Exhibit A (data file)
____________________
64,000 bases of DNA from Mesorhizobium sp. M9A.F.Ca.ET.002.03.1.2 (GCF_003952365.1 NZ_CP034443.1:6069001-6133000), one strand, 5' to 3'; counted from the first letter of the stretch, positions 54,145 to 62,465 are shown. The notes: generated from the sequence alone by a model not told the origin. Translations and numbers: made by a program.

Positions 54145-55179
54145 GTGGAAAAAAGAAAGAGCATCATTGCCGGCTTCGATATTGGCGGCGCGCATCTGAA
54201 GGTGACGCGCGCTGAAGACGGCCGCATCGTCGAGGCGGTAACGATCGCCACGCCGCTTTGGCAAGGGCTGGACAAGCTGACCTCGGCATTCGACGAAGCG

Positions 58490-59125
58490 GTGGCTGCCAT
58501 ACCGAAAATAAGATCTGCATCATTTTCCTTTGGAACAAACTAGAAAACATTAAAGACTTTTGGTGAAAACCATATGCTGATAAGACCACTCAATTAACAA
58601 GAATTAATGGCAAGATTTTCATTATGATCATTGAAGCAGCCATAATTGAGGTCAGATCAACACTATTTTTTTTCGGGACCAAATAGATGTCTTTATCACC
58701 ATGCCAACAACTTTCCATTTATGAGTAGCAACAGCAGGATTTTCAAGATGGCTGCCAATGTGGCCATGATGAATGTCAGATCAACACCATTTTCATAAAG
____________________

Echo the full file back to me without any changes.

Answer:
64,000 bases of DNA from Mesorhizobium sp. M9A.F.Ca.ET.002.03.1.2 (GCF_003952365.1 NZ_CP034443.1:6069001-6133000), one strand, 5' to 3'; counted from the first letter of the stretch, positions 54,145 to 62,465 are shown. The notes: generated from the sequence alone by a model not told the origin. Translations and numbers: made by a program.

Positions 54145-55179
54145 GTGGAAAAAAGAAAGAGCATCATTGCCGGCTTCGATATTGGCGGCGCGCATCTGAA
54201 GGTGACGCGCGCTGAAGACGGCCGCATCGTCGAGGCGGTAACGATCGCCACGCCGCTTTGGCAAGGGCTGGACAAGCTGACCTCGGCATTCGACGAAGCG

Positions 58490-59125
58490 GTGGCTGCCAT
58501 ACCGAAAATAAGATCTGCATCATTTTCCTTTGGAACAAACTAGAAAACATTAAAGACTTTTGGTGAAAACCATATGCTGATAAGACCACTCAATTAACAA
58601 GAATTAATGGCAAGATTTTCATTATGATCATTGAAGCAGCCATAATTGAGGTCAGATCAACACTATTTTTTTTCGGGACCAAATAGATGTCTTTATCACC
58701 ATGCCAACAACTTTCCATTTATGAGTAGCAACAGCAGGATTTTCAAGATGGCTGCCAATGTGGCCATGATGAATGTCAGATCAACACCATTTTCATAAAG